not others. Another important factor that helps to polarize the neuron is an
active (energy-requiring), membrane-bound, molecular pump that extrudes sodium
ions and retrieves potassium ions. Since the pump has binding sites of three
sodium atoms, but only two for potassium atoms, for every three sodium ions
pumped out of the cell, only two potassium ions are taken in. Because the
resting neural membrane is normally impermeable to sodium, a large
concentration gradient develops so that the quantity of sodium ions outside the
neuron is much greater than the quantity of sodium within it. Since substances
tend to seek equilibrium by moving down concentration gradients (i.e.,
molecules will randomly move by diffusion from areas of high concentration to
areas of lower concentration) a significant tension builds, tending to force
the sodium into the cell. Similarly, inside the cell's axon a concentration
gradient develops that favors the movement of potassium ions out of the neuron.
The net result is that the immediate interior of the neuron is negatively
charged relative to the immediate exterior. This charge difference, of about 70
millivolts, is called the neuron's resting membrane potential and can be
thought of as analogous to a cocked crossbow.
the TOE is exceeded, the crossbow will fire by suddenly releasing the energy
stored in its bow. Similarly, since the sodium and potassium ions are seeking
to equalize their distribution across the axon's membrane (they are
"cocked") if anything occurs to increase the permeability of the
membrane to them, an immediate rush of sodium into and potassium out of the
cell will result.. This flip-flop of ions - sodium in, potassium out - causes a
change in the neuron's polarity so that its interior becomes momentarily positive
relative to its exterior, and the neuron is said to have depolarized.
neurotransmitter-receptor interactions increase membrane permeability to sodium
ions which produces a decrease in the degree of polarization (partial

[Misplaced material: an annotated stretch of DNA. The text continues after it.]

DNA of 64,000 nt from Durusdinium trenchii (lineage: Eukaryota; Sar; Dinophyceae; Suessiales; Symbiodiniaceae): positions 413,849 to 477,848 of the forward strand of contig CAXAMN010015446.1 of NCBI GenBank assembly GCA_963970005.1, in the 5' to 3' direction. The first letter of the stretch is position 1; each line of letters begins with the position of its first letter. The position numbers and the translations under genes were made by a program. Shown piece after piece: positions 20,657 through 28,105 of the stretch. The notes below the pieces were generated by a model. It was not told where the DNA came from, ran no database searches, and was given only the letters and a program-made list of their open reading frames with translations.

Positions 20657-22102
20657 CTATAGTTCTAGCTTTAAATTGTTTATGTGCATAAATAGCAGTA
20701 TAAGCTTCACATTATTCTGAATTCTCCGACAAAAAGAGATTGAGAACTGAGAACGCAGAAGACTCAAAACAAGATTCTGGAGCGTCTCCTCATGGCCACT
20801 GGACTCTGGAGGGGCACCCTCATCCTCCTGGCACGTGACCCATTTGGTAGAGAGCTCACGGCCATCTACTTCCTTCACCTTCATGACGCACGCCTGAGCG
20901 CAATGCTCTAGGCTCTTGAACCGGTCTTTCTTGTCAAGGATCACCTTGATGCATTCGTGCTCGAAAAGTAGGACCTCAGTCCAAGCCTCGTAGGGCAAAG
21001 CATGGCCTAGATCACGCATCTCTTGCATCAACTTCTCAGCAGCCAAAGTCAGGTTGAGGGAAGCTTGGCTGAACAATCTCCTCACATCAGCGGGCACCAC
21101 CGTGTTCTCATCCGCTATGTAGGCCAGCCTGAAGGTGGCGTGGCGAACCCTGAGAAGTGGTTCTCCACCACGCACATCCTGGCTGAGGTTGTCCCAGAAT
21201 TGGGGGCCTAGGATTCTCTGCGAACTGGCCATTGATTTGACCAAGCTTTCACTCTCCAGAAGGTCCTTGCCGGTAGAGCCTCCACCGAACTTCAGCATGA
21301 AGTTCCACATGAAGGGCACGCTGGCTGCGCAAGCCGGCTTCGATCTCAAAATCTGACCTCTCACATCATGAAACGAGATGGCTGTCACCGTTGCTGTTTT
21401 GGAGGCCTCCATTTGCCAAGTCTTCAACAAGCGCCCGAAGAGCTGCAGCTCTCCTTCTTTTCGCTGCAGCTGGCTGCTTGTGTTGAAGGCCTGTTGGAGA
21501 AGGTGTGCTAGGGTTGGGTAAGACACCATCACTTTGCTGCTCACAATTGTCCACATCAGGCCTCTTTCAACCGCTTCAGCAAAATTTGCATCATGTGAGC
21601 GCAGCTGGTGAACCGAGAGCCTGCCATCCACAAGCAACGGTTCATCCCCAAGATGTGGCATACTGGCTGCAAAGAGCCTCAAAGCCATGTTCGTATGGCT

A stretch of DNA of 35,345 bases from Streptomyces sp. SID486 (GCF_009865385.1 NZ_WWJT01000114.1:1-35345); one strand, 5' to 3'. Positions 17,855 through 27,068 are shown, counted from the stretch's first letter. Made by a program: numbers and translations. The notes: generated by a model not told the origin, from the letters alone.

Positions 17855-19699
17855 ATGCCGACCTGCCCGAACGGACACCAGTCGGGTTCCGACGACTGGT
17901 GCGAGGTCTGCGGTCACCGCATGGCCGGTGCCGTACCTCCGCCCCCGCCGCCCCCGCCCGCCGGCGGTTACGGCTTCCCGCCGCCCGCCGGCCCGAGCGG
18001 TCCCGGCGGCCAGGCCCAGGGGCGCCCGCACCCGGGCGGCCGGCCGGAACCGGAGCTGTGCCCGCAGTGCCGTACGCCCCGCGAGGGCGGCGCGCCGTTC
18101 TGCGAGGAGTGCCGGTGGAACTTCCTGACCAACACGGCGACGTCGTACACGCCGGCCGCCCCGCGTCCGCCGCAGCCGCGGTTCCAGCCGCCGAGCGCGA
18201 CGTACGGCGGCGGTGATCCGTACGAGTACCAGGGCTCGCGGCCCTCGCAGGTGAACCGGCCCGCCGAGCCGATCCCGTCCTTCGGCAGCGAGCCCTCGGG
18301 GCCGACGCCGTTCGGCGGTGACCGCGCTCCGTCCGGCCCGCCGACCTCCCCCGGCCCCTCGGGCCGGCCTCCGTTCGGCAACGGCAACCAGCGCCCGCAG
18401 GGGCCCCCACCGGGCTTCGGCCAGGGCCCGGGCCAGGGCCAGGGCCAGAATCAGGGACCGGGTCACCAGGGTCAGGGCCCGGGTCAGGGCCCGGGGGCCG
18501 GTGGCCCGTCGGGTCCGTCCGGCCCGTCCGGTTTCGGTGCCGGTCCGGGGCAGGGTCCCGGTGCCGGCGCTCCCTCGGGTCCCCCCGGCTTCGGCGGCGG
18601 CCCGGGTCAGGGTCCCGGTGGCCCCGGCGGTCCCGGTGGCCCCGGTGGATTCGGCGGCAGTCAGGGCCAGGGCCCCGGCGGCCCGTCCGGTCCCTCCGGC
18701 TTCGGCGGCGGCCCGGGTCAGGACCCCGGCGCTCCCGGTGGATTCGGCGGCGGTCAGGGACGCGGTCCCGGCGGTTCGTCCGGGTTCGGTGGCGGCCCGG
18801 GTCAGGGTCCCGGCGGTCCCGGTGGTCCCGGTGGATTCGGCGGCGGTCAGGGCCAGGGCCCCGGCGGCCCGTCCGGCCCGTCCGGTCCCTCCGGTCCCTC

depolarization) because the interior membrane margin becomes less negatively
charged due to the influx of positively charged sodium ions. This is referred
to as an EPSP, or excitatory postsynaptic potential, and tends to push the
neuron toward firing. Other neurotransmitter-receptor interactions produce an
increase in the degree of polarization (hyperpolarization) either because of
increasing membrane permeability to negative ions like chloride, thus adding
additional negative molecules to the already negative intracellular environment,
or by further decreasing permeability to positive ions (so that even more
accumulate outside the membrane). This is called an IPSP, or inhibitory
postsynaptic potential, which tends to inhibit the neuron from firing.
moment, a neuron can be receiving dozens, perhaps even hundreds or thousands,
of signals from many other neurons. Some can be EPSPs while others might be
IPSPs. When the amount of excitation from EPSPs crosses a threshold, the
threshold of excitation or TOE, the neuron fires. The process works as follows.
In a nerve cell that is "at rest," positively charged Na+ (sodium)
ions are kept outside the cell, whereas positively charged K+ (potassium) and
negatively charged Cl- (chlorine) ions can pass into the cell. Thus the environment
inside the cell is electrically more negative than the environment outside the
cell. In this polarized state the cell has potential energy that can be
released by a stimulus to the cell membrane.
that is of sufficient intensity causes sodium gates in the membrane to open,